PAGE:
Update: Ubisoft has sought to expand on the comments it made during yesterday's earnings call by committing to the sort of full-priced AAA titles it has produced for many, many years. In a statement shared with Eurogamer, a spokesperson said: "Our intention is to deliver a diverse line-up of games that players will love - across all platforms. We are excited to be investing more in free-to-play experiences, however we want to clarify that this does not mean reducing our AAA offering."
"Our aim is to continue to deliver premium experiences to players such as Far Cry 6, Rainbow Six Quarantine, Riders Republic and Skull and Bones to name a few while also expanding our free-to-play portfolio and strengthening our brands to reach even more players."
Original story: Ubisoft has announced it will be somewhat shifting its release strategy for the future, choosing to focus on "high-end free-to-play games" alongside the usual "three to four premium AAA" titles per year the publisher has stuck to in the past. This new business strategy was confirmed as part of the French team's full-year earnings call yesterday, and while it doesn't mean the usual Assassin's Creed and Watch Dogs experiences are disappearing in their current format, Ubisoft sees it as a chance to expand the audiences of its franchises. The move has been made in accordance with financial guidance.
Chief financial officer Frederick Duguet said: "In line with the evolution of our high-quality line-up that is increasingly diverse, we are moving on from our prior comment regarding releasing 3-4 premium AAAs per year. It is indeed no longer a proper indication of our value creation dynamics. For example, our expectation for Just Dance and Riders Republic are consistent with some of the industry’s AAA performers. Additionally, we are building high-end free-to-play games to be trending towards AAA ambitions over the long-term."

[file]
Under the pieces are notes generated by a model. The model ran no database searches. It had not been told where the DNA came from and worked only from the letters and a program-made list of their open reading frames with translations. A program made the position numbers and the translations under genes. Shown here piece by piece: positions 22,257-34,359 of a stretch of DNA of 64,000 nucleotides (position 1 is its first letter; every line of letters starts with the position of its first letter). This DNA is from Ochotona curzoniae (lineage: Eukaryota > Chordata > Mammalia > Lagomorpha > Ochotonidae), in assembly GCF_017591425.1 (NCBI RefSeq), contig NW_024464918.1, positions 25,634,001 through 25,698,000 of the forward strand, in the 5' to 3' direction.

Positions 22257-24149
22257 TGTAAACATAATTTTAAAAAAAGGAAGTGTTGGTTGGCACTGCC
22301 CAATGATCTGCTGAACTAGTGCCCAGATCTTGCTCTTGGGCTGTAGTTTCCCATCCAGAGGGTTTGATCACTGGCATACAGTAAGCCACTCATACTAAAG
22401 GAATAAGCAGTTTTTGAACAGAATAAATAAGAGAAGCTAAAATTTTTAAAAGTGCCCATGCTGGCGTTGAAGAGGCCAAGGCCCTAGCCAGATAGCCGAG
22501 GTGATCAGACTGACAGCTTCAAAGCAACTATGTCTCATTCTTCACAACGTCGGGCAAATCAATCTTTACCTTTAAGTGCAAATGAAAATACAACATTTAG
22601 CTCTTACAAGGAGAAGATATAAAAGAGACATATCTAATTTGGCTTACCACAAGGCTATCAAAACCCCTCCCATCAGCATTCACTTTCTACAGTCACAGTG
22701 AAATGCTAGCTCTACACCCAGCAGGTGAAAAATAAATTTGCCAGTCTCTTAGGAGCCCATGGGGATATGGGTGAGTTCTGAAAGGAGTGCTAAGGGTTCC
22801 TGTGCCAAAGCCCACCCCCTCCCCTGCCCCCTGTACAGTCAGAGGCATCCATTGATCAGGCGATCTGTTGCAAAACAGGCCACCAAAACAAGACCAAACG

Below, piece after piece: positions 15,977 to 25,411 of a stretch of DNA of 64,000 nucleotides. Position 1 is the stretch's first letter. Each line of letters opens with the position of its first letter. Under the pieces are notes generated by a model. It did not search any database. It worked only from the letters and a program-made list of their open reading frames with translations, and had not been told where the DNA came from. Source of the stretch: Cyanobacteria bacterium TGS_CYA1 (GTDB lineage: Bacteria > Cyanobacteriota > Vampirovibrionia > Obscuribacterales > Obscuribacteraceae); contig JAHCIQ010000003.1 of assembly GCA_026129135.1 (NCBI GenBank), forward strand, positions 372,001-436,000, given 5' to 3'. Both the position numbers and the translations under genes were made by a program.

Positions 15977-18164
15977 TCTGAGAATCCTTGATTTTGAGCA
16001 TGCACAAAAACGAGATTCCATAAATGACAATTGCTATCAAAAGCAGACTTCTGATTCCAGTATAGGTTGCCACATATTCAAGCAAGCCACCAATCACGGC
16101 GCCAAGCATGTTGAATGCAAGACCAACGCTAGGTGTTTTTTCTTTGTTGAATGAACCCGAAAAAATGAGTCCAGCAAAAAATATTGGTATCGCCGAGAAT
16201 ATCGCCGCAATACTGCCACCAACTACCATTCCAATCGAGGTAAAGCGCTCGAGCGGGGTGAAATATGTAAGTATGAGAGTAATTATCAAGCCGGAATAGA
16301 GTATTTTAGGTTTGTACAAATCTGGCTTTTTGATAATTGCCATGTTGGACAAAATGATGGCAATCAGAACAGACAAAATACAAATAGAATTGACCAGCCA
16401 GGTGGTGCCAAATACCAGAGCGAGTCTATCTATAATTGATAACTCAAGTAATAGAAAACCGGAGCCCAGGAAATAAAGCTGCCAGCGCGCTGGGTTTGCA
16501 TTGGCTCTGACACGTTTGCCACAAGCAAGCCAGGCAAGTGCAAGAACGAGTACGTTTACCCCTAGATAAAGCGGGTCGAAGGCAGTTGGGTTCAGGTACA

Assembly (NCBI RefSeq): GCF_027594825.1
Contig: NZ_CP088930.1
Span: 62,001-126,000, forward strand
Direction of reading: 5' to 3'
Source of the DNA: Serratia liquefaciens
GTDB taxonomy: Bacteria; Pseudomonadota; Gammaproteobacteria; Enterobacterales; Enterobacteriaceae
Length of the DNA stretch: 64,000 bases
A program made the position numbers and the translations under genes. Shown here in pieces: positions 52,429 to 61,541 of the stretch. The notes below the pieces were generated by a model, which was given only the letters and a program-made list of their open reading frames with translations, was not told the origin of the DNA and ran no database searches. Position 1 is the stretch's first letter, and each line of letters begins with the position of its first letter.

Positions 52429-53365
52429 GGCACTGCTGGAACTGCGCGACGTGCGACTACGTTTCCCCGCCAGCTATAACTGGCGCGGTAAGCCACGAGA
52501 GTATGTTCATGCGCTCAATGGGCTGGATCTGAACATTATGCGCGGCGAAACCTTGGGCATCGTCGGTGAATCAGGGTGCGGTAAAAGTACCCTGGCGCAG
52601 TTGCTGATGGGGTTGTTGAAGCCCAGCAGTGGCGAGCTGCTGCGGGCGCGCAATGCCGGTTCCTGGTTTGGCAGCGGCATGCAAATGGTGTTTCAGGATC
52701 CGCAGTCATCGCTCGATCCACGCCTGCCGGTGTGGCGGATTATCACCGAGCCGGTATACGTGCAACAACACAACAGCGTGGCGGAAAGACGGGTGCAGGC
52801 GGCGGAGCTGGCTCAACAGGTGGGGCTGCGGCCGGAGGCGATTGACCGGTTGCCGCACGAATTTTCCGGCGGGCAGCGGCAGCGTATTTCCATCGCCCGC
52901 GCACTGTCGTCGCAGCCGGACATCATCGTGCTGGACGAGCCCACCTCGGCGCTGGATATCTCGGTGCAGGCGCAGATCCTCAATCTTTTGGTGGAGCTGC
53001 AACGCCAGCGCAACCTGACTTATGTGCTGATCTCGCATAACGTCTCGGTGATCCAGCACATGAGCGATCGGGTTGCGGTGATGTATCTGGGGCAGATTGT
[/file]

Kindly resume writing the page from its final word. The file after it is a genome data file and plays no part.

One very recent example of this would be The Division Heartland, announced last week as a free-to-play game that "will provide an all-new perspective on the universe in a new setting". On that topic, Duguet added: "In terms of Heartland, the way we think about building the audience reach growth for our biggest franchises, so starting with The Division, is to come with high quality free-to-play games."
Ubisoft states it has learned from its experience with Hyper Scape (which hasn't exactly set the Battle Royale market on fire), and will also be testing the waters with future titles such as Roller Champions. So while it doesn't sound like the publisher is moving away from the AAA titles we've come to expect entirely, it will be experimenting with more free-to-play games going forward. What do you make of this? Share your thoughts in the comments below.